When the colder weather comes it brings sickness, especially in children.
Dr. Katie Spinks with GHS Boiling Springs said over the last few years the American Academy of Pediatrics and other governing bodies have come out in strong force to encourage parents to use appropriate tools to measure medicine.
Spinks said there’s always been a risk of overdose or not giving children enough medicine. She said pharmacists are trained to know how to properly measure medicine and be able to help parents.
“There’s always the concern of over the counter medicines that parents purchase at the pharmacy, likeTylenol or Ibuprofen also. They administer these before they even go to the doctor,” Spinks said.
As a doctor Spinks said it’s important they know what medicines children have been administered so there is no negative reaction to something else they prescribe.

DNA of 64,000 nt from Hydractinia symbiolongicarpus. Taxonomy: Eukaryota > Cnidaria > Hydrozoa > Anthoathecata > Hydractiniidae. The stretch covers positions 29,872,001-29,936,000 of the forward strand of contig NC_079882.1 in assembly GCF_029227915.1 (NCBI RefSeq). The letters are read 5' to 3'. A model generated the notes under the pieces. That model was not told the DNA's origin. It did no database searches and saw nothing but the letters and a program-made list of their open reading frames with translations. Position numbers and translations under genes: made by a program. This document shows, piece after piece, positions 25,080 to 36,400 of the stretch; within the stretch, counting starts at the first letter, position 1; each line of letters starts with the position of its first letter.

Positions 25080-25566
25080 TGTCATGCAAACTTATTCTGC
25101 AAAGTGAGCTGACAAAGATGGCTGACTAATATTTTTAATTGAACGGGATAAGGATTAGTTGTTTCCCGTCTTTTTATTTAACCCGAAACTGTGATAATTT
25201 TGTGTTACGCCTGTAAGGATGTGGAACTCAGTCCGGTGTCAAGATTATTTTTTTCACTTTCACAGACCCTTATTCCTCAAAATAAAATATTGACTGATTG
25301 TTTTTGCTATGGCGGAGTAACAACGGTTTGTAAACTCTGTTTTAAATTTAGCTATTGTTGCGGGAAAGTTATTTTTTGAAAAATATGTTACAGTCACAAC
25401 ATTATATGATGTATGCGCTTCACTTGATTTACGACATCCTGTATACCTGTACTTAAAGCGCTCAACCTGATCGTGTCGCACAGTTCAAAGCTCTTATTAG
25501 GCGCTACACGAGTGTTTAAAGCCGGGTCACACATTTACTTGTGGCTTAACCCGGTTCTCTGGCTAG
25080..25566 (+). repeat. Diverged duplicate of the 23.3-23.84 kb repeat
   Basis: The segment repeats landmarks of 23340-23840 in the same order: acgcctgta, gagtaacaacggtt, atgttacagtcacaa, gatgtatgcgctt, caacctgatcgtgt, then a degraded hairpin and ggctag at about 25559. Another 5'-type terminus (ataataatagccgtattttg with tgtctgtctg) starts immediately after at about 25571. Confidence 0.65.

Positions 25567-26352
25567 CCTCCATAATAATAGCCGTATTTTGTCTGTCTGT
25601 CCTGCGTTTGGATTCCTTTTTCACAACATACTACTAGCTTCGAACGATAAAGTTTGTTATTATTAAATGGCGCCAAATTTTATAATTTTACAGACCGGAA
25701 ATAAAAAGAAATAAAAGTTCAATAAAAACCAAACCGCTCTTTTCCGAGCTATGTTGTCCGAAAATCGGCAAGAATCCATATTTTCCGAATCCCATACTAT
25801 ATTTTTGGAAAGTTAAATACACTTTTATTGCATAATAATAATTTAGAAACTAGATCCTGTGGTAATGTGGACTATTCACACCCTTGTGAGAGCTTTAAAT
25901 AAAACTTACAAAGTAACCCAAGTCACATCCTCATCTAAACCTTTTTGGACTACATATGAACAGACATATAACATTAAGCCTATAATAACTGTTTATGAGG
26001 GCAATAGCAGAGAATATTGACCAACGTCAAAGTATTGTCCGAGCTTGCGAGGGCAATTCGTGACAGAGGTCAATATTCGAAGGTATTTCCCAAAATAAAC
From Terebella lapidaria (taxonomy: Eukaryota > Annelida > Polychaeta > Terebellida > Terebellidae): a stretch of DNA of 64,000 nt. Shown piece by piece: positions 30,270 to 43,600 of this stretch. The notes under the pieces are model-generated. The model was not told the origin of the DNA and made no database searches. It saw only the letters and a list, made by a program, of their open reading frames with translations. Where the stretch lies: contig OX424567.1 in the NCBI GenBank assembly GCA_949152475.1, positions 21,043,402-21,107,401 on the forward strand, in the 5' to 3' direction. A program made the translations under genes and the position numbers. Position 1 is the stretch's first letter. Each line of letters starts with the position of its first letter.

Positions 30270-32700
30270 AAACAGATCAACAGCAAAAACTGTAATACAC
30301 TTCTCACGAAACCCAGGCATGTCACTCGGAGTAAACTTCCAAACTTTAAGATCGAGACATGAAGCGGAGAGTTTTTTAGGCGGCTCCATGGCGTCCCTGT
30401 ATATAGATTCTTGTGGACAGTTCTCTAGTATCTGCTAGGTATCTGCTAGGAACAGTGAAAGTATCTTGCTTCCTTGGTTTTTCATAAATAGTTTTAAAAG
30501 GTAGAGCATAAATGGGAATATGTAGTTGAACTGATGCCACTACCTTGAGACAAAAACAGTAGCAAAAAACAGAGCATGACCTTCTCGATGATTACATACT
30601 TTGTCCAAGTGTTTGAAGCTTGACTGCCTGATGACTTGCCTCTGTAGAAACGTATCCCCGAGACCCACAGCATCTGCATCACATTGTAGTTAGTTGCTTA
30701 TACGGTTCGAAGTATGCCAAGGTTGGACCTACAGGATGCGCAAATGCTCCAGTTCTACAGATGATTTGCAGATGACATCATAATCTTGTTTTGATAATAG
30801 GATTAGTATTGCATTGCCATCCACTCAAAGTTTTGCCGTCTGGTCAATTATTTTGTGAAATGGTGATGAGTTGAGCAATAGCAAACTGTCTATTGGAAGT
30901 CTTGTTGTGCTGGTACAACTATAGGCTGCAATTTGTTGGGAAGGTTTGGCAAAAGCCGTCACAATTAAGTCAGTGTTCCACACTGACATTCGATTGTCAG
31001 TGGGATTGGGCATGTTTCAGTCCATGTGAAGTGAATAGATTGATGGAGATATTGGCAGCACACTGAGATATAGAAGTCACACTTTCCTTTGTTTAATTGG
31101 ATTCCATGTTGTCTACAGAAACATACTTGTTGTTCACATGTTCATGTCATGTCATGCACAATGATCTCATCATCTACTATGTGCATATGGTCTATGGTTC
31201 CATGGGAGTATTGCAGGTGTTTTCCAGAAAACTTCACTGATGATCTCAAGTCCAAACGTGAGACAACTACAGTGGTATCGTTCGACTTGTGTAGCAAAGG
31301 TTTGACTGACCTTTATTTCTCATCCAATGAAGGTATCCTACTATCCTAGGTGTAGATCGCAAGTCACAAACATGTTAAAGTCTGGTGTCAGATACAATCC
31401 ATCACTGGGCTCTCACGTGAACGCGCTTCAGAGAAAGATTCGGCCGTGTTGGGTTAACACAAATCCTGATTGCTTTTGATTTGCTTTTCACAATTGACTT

Knowing a child’s medical history and exact weight can help too Spinks mentioned.
“When you go into your doctor’s office you should tell them everything you’re taking over the counter. We discourage a lot of cold medicines for children so you need to bring up if you give your child anything,” Spinks said.
Doctors said side effects of mixing medicines can include sedation.
Spinks said it’s difficult to tell, in small children, when they’re not feeling well so being vigilant for any signs of decreased appetite or sluggishness is important.
A cough or shortness of breath or fever in a child means it’s time to go to the pediatrician Spinks said.
Laura Bright is a mother of three children. She said she always turned to pharmacists for help with dosage of prescriptions.
“Teaspoons and tablespoons… the difference is huge and you don’t want to hurt your children,” Bright said.
“It would be really easy to do and especially if you’re tired and you’re usually tired when you’re taking car of children,” said Bright.